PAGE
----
I started up the winding red path past many beautiful locals gathering groceries from small fruit and vegetable stands.   The sights and smells of Kampala were all around me….. Women washing up laundry in small plastic basins bent over in front of their humble homes.  Young girls ages 7-9 with babies strapped to their backs helping out while mom was tending to cooking or fetching water.   I inhaled the comforting smell of matoke ( local plantains) steaming in banana leaves and water in a pot over charcoals.   As houses are so small and confined families are outside all day!  Kibuli village was bustling with people heading to and fro.  It is so lovely to see communities outside talking to each other every day!

After a visit to Kibuli mosque, and a climb up one of the minarets for a birds eye view of Kampala, I made my way back down the hill through town.  To my left was the most beautiful market where women were selling large bundles of matoke- as well as chickens and heaping piles of coal.  I hesitated to enter, knowing it was not my intention to buy 25lbs of the freshly chopped tree.   I followed my gut and entered into this little space to have a look and met the loveliest woman named Zaina, with her mother Naigaga.   They had just purchased a bundle for less than the price of .80$ – this would feed her family of 5 for four days if consumed for lunch and supper.  We exchanged pleasantries, and Zaina insisted I walk back up the hill to her home.  “It’s just across from Shell Kibuli”, she said.   See, in Uganda, as there are no street signs, people use landmarks like a petrol station or food stall to mark a location.  Hesitant to accept her offer, I politely declined.  She continued to insist, “please come to my home for just a short visit! “. I remembered my pre- departure promise to say “yes” to any reasonable invitation before me while on this journey.   Zaina and I walked hand in hand around the bend past roaming goats and pecking chickens with chicklets in tow.   The matoke was strapped to a bicycle seat and a man pushed the bicycle up the hill to her home to complete the purchase.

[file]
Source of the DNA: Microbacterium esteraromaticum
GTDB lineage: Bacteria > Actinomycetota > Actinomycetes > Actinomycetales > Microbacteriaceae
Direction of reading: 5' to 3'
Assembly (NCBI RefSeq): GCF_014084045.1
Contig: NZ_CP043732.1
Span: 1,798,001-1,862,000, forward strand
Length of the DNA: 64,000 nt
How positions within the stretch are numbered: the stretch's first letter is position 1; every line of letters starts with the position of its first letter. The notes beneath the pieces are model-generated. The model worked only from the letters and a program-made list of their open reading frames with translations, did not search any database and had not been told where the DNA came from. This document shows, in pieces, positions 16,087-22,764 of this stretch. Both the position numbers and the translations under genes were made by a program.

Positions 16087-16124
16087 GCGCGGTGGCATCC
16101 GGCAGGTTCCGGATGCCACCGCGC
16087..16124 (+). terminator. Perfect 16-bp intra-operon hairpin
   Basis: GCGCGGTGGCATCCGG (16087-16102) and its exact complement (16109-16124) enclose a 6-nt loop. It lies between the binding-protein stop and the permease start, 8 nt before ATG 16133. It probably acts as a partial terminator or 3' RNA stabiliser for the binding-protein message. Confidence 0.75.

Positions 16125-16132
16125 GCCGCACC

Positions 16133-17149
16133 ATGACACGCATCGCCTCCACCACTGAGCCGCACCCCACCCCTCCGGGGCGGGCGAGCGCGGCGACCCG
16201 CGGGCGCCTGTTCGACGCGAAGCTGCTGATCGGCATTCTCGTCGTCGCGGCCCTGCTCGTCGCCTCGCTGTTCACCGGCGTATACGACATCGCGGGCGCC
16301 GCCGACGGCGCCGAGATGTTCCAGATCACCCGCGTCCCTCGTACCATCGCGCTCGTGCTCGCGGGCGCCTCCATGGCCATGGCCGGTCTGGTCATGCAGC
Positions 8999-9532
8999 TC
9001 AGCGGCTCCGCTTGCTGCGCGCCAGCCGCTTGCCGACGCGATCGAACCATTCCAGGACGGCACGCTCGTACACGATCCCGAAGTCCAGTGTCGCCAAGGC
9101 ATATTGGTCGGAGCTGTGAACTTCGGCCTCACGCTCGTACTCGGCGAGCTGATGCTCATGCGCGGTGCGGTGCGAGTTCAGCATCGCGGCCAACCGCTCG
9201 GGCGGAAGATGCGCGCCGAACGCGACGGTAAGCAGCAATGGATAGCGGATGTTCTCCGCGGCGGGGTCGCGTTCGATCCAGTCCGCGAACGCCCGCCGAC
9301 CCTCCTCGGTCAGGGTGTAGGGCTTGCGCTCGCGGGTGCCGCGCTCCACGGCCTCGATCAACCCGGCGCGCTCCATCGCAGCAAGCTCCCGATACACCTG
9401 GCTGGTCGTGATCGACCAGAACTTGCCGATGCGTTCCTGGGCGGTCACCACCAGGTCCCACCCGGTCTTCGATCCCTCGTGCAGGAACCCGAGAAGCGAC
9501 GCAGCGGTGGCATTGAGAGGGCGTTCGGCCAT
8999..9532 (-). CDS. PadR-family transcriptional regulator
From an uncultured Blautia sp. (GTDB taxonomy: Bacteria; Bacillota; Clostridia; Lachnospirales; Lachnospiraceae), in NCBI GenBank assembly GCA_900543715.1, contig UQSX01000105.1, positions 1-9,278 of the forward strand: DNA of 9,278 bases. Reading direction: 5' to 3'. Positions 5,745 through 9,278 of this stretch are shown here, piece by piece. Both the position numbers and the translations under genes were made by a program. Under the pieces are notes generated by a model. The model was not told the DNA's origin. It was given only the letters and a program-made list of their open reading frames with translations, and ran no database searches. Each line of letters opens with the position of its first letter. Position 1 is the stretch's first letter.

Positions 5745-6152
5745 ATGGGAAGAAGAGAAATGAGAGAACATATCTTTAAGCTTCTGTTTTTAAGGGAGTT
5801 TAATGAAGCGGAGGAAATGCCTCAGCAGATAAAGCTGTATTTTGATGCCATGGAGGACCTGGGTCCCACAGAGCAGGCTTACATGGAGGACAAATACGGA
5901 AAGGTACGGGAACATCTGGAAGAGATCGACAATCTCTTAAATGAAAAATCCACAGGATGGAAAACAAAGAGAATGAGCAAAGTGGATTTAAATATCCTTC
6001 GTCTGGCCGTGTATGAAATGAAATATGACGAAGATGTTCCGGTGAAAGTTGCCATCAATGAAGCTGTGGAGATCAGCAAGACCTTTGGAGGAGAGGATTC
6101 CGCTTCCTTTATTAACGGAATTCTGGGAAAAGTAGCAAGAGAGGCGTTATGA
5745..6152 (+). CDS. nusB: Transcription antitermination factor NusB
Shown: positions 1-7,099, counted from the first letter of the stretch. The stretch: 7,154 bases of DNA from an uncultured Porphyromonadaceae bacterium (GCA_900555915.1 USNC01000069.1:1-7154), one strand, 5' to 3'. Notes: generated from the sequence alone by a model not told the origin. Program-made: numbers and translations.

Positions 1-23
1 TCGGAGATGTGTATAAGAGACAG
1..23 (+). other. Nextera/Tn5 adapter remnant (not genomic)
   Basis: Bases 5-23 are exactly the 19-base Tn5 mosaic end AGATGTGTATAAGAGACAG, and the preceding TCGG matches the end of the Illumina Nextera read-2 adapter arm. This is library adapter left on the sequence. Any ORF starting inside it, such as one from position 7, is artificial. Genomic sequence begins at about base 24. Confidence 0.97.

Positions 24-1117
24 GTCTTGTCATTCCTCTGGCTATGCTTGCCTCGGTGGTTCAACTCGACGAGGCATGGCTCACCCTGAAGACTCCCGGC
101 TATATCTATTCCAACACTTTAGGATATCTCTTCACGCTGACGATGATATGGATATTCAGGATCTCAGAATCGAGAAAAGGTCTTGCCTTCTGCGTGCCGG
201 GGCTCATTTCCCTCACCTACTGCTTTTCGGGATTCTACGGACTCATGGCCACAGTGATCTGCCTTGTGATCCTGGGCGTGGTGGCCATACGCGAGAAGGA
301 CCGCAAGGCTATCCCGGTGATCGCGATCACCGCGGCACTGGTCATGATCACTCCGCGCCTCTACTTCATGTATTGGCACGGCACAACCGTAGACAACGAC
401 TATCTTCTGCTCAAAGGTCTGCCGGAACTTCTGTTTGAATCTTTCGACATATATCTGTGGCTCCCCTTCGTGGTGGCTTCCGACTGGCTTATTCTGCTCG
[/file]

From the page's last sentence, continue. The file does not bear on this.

Upon arrival, she welcomed me on her front step, pulled out a chair and said “you are most welcome here!”  Soon, I was joined by her sister Namaganda- Amina, her daughter Sarah, as well as Zaina’s son Mosa.  Both children were nibbling on a pancake made from simple mashed matoke and maize flour- fried with the most inexpensive oil available.   Our experience was deeply engaged, and I promised I would return to share a meal with her at her home one day soon.    I left feeling so refreshed, and renewed, making this new connection in the Muslim quarter that is called Kibuli.  What a blessing it was to have this experience!  God is so amazing!